We posted large post-its around the room with each section as the header.  Students got to choose which section they wanted to work on and the places they wanted to create from the book.  The conversations that came from this activity were excellent – the students critically thought about aspects of the setting, plot and characters.  As the students were working, they had their picture taken.  Some of them brought costumes like a red messenger jacket or a slicker for the Pipeworks and others designed themselves with tools.  This was truly a student-led and generated project.

Fantastic Speculative Fiction for the Middle Grades

I think students are so drawn to speculative fiction because they are at a point in their lives where they are asking, “What if?”  They are taking in new knowledge like sponges and questioning the things around them.  They like picturing themselves in stories and thinking about what they would do if posed with different conflicts or situations.  Here are some of my favorite middle grade speculative fiction, both old and new! (and there is a GIVEAWAY at the end)

The Giver by Lois Lowry — This is perhaps the first novel I read in the genre of speculative fiction way back when I was in grade school.  Now, the genre is one of my favorites, paving the way for my love of books like The Hunger Games and The Maze Runner.  This book follows the story of Jonas, a young man who lives in a society in which they can’t see colors, don’t feel true feelings or emotions, everything is controlled but everything is perfect.  When a child turns 12, he or she receives a job at the annual ceremony.  Jonas’ job is different; he is to be the new receiver.  This job assignment sets in motion events in which Jonas must examine his reality and decide if a perfect life, devoid of pain and suffering is worth the cost.  I always love the discussion that the themes and ideas in this book initiate. Suggested Grade Levels:  6 and Up

The Unwanteds by Lisa McMann –  Every year when children turn thirteen in Quill, they are sorted into three categories:  the Wanteds who go onto receive further schooling, the Necessaries, and the artistic Unwanteds who are sentenced to a certain death.  Art, music, theater and dance are all deemed unnecessary and as a threat to Quill’s well-being.  At the most recent sorting, twins Alex and Aaron are torn apart with Alex being deemed an Unwanted.  Instead of facing an almost certain death, he learns that there is a refuge for artistic children like himself.  It is here where he learns to hone his art and also, to use it as a weapon.  This is a very hot book in my classroom right now!  Suggested Grade Levels: 5 and Up

The City of Ember by Jeanne DuPrau

Lina Mayfleet and Doon Harrow live in a city in trouble.  Their city, Ember, is prone to debilitating blackouts.  The supplies are running out, the light bulbs are in short supply and the person in charge is the corrupt Mayor, who is hoarding all of the remaining supplies for himself.  In a harrowing adventure, Doon and Lina have to take it upon themselves to find a way out and save the people of Ember.  One thing that I love about this book is how nuanced and flawed the characters are.  I also love the theme – that children are smart, cunning, brave and can be great leaders.  This is our current class novel, and the students love living Lina and Doon’s adventure along with them.  Suggested Grade Levels:  4 and Up

The Limit by Kristen Landon

Imagine a world in which your debt has serious repercussions for the ones you love.  This is the world that Matt lives in.  When your family exceeds the monthly debt limit imposed by the government, you are sent to a workhouse to help pay off the debt.  Matt never thinks that he will be sent to such a place.  However, when they exceed the limit, he is sent away.  Things are amiss, though, and Matt, along with his new friends, need to figure out what is going on with the government before it is too late.  This is another book that many of my students have read and have not wanted to put down!  Very fast-paced and enjoyable.  Suggested Grade Levels:  5 and Up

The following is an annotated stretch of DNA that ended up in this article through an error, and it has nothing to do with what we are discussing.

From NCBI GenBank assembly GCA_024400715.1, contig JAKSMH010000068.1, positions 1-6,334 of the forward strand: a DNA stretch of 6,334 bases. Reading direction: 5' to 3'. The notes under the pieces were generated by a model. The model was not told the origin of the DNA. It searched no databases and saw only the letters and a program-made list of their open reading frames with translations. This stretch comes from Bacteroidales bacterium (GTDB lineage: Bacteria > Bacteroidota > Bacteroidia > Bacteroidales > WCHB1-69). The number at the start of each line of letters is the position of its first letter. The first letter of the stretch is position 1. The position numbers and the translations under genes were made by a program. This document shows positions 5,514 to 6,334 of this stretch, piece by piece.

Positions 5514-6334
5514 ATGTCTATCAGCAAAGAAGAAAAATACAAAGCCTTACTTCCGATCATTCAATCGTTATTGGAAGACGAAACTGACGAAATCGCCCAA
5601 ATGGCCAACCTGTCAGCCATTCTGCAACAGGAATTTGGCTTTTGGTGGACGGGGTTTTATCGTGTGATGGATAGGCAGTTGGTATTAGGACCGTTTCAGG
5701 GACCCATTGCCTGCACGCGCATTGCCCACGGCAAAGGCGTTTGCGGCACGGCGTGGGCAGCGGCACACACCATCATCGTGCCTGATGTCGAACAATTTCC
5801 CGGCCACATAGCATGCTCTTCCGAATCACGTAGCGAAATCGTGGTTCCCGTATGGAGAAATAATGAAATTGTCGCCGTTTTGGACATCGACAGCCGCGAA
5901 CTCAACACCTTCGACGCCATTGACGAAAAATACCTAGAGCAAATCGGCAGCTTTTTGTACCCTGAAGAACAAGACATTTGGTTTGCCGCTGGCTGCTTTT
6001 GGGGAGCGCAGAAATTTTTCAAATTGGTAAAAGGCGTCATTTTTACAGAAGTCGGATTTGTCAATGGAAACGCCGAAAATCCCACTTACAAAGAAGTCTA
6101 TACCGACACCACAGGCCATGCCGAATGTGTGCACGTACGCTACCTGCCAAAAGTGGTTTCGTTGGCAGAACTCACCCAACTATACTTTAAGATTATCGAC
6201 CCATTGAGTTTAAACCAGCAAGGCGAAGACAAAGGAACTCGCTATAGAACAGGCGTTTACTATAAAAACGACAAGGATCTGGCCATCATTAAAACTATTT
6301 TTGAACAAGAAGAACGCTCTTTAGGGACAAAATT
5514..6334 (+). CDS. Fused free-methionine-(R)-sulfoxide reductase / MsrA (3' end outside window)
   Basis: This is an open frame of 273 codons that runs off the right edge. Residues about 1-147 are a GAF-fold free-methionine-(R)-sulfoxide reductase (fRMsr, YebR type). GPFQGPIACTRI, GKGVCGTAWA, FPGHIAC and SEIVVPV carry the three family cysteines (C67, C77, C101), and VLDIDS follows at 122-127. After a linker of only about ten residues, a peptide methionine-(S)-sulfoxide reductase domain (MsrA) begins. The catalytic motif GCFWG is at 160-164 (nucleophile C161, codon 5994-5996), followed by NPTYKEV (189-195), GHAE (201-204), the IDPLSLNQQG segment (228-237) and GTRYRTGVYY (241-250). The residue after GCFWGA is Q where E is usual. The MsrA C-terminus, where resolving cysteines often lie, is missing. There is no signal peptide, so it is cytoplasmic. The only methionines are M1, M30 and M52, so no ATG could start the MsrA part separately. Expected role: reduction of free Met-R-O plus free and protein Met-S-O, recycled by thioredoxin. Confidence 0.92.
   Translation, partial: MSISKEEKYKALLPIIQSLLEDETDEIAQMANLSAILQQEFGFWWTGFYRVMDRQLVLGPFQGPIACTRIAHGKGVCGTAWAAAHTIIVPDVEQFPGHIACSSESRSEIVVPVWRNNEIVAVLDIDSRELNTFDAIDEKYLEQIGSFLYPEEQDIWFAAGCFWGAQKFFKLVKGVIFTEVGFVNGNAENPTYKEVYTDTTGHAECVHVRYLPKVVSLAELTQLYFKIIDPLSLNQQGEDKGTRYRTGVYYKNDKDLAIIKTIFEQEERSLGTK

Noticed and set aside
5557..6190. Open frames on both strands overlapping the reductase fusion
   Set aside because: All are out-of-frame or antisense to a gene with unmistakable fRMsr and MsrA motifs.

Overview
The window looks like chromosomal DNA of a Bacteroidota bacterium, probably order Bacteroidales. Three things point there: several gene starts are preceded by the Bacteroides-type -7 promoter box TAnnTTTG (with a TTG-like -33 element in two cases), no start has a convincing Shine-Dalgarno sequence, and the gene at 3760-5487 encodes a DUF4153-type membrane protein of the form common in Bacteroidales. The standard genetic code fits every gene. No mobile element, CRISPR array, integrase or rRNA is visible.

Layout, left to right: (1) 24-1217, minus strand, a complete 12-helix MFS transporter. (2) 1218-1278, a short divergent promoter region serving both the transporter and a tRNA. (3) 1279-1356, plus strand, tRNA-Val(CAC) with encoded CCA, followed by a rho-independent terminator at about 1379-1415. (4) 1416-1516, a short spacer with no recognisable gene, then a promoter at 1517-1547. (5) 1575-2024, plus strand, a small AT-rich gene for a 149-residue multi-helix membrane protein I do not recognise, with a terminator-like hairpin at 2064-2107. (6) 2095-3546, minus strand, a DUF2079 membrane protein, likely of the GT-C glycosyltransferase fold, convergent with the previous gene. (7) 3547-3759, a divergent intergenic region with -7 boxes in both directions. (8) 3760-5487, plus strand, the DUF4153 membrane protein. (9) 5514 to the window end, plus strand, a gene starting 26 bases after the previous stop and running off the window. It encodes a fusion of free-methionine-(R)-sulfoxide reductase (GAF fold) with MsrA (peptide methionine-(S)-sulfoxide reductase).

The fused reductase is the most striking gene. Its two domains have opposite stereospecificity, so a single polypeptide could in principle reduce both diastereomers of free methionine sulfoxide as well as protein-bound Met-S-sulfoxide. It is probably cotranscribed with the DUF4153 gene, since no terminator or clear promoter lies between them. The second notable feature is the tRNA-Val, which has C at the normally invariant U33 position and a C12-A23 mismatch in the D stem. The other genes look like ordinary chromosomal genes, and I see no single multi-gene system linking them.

Eye of the Storm by Kate Messner

This book isn’t out yet but from the blurb, it looks absolutely fantastic (and having read all of Kate Messner’s other MG books, I am sure it will be).  Here is the synopsis from Kate Messner’s website:

In the not-too-distant future, huge tornadoes and monster storms are a part of everyday life. Sent to spend the summer in the heart of storm country with her father in the special StormSafe community his company has developed, Jaden Meggs is excited to reconnect with her dad after he spent years researching storm technology in Russia. She’ll also be attending the exclusive summer science camp, Eye On Tomorrow, that her dad founded. There, Jaden meets Alex, a boy whose passion for science matches hers, and together they discover a horrible truth about her dad’s research that is putting countless lives at risk. As a massive tornado approaches, threatening to destroy everything in its path, Jaden is torn between loyalty to her dad and revealing his secret. Can she find the courage to confront her dad and save everyone from the biggest storm yet?

I. CANNOT. WAIT.  Isn’t the cover fantastic, too??  I will be picking up a copy for my classroom library as soon as it is out.  I love the combination of science and adventure.

There are so many other great books, too.  I loved The Maze Runner by James Dashner and The Line by Teri Hall as well.  I would love to know what you recommend!

Finally, the giveaway!  I am giving away a brand new copy of The Unwanteds to one lucky commenter! Fine print:  You must be 13 years or older, and the winner will be chosen by a random number generator.  You must be a resident of the United States for this particular giveaway.  It’s easy to enter!  Just comment on this post by February 6th – be sure to include your e-mail address so I can contact you if your win.